Large-scale sequencing studies have revealed several genes that are recurrently mutated in melanomas. To annotate the melanoma genome, we have expressed tumor-associated variants of these genes in zebrafish and characterized their effects on melanocyte development and function. Here, we describe expression of tumor-associated variants of the recurrently mutated metabotropic glutamate receptor 3 (GRM3) gene. Unlike wild-type GRM3, tumor-associated GRM3 variants disrupted trafficking of melanosomes, causing their aggregation in the cell body. Melanosomes are trafficked in a cAMP-dependent manner, and drugs that directly or indirectly increased cAMP levels were able to suppress melanosome aggregation in mutant GRM3-expressing melanocytes. Our data show that oncogenic GRM3 variants dysregulate cAMP signaling, a heretofore unknown role for these oncogenes. cAMP signaling has been implicated in melanoma progression and drug resistance, and our data show that oncogenic properties of GRM3 could be mediated, at least in part, by alterations in cAMP signaling.
View Article and Find Full Text PDF

Download full-text PDF

Source
http://dx.doi.org/10.1111/pcmr.12610DOI Listing
January 2018

Melanoma Regression and Recurrence in Zebrafish.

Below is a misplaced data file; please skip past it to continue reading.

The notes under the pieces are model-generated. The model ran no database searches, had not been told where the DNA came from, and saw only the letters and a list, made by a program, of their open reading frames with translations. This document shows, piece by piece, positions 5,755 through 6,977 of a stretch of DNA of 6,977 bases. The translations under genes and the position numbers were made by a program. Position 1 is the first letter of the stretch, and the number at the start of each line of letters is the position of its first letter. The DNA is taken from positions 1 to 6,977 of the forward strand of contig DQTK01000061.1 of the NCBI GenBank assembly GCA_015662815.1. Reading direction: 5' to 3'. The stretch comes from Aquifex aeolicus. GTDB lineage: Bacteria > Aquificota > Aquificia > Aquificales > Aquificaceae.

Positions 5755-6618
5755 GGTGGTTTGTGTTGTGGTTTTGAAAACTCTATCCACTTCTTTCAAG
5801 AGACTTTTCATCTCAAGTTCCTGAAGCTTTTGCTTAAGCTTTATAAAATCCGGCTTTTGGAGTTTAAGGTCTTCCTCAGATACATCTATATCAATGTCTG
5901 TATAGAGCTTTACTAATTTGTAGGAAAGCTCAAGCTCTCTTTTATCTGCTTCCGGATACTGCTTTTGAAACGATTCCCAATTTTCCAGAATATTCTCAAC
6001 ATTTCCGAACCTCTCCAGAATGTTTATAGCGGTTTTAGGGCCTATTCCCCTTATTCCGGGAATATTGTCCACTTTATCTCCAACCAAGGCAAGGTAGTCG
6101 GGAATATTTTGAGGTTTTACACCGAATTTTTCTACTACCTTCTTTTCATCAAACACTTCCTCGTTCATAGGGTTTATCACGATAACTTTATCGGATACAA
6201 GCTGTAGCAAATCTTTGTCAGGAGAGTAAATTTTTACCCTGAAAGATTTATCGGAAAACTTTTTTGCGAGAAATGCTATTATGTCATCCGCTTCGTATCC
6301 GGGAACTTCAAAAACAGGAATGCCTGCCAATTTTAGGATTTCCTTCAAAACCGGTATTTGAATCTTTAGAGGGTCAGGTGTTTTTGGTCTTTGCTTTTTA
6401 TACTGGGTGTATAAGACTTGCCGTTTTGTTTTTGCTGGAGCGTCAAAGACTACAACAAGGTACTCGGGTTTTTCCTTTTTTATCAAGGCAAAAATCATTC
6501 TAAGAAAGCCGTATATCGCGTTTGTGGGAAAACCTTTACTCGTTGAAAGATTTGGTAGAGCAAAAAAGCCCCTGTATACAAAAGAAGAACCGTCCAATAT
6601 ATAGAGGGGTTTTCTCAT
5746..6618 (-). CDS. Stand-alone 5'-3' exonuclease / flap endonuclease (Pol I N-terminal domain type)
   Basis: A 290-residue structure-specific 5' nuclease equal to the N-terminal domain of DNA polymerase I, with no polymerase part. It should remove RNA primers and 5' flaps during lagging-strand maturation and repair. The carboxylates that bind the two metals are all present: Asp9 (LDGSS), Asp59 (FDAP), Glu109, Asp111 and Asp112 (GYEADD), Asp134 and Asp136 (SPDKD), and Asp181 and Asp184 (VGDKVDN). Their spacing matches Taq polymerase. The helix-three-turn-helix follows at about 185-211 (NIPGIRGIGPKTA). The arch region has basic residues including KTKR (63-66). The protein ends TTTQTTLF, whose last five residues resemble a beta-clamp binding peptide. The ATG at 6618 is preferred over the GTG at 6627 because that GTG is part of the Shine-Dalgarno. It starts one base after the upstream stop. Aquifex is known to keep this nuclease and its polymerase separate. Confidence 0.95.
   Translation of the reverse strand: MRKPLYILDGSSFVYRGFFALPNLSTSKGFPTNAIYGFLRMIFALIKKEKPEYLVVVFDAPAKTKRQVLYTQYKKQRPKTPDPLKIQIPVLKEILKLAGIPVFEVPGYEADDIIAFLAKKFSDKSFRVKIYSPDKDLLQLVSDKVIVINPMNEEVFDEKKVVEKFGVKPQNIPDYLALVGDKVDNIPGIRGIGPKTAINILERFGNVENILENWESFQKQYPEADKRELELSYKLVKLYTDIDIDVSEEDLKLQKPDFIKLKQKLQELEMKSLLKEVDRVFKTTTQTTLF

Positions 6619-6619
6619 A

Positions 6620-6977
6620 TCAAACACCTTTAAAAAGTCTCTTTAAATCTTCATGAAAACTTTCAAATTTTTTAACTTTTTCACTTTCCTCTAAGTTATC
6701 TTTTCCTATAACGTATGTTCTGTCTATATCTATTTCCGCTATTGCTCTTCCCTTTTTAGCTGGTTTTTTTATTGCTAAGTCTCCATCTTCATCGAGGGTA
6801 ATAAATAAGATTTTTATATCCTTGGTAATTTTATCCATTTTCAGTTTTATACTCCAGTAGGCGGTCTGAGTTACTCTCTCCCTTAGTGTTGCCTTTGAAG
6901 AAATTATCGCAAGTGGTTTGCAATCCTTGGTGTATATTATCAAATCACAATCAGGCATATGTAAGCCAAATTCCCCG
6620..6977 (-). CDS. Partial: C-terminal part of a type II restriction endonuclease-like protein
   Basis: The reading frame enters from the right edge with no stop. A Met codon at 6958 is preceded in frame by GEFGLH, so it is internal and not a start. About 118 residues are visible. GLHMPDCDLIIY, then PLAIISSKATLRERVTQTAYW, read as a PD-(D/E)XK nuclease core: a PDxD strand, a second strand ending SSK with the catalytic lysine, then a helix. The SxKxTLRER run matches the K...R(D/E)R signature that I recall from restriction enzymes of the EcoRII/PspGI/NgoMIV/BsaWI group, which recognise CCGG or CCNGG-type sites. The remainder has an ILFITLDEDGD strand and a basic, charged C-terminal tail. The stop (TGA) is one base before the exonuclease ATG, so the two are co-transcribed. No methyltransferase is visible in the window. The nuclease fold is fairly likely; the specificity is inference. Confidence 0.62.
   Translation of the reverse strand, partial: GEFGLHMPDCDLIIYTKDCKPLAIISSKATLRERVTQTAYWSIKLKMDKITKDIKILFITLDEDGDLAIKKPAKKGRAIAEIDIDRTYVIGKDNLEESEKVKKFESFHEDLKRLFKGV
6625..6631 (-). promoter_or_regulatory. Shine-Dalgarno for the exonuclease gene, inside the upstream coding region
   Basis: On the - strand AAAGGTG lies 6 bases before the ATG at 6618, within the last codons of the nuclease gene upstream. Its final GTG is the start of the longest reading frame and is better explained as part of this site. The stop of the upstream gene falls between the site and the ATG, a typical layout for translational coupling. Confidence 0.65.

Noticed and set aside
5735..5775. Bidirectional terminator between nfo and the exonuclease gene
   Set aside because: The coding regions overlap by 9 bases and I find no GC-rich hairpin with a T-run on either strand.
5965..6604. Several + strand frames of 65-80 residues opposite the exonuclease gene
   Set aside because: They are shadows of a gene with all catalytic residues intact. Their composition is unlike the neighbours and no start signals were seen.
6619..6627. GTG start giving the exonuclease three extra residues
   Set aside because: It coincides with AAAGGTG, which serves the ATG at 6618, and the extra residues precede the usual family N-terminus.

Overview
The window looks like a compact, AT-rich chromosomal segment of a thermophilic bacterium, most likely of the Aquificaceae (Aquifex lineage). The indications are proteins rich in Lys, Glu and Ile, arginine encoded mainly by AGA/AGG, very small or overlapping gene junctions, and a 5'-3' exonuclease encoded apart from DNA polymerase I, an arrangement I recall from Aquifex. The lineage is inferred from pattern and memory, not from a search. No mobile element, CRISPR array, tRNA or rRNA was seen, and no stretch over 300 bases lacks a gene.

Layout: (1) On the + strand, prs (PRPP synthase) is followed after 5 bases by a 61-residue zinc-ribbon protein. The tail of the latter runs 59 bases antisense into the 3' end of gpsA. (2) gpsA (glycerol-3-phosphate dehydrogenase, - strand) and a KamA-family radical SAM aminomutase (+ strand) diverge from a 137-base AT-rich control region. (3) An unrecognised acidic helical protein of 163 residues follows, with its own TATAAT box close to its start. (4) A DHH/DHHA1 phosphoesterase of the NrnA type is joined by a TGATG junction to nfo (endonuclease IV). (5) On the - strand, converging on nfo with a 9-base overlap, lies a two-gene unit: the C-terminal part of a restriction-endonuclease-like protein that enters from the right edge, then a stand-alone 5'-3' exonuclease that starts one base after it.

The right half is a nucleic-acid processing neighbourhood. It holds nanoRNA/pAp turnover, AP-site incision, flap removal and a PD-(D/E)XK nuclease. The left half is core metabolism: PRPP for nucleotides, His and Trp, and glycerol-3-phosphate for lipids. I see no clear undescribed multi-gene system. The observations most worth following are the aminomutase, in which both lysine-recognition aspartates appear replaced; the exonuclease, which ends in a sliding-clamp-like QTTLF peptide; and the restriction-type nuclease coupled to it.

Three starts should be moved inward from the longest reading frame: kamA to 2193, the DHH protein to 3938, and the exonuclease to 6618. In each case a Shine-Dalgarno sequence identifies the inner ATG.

Methods Mol Biol 2016 ;1451:143-53

Institute of Genetics and Molecular Medicine, MRC Human Genetics Unit & The University of Edinburgh Cancer Research UK Centre, University of Edinburgh, Crewe Road South, Edinburgh, EH4 2XU, UK.

Melanoma is the most lethal form of skin cancer with high mortality rates. Most melanoma cases have activating mutations in BRAF (V600E) and the selective inhibitors of BRAF(V600E) have been successfully used in patients. However, after initial tumor regression, the majority of patients develop drug resistance resulting in tumor regrowth. It is therefore important to understand the mechanisms underlying these processes. We have recently described the role of the master melanocyte transcription factor MITF in tumor growth, regression, and recurrence. Here, we describe protocols to study regression and recurrence in vivo, as well as for histology and immunohistochemistry, using a temperature-sensitive zebrafish model of human melanoma.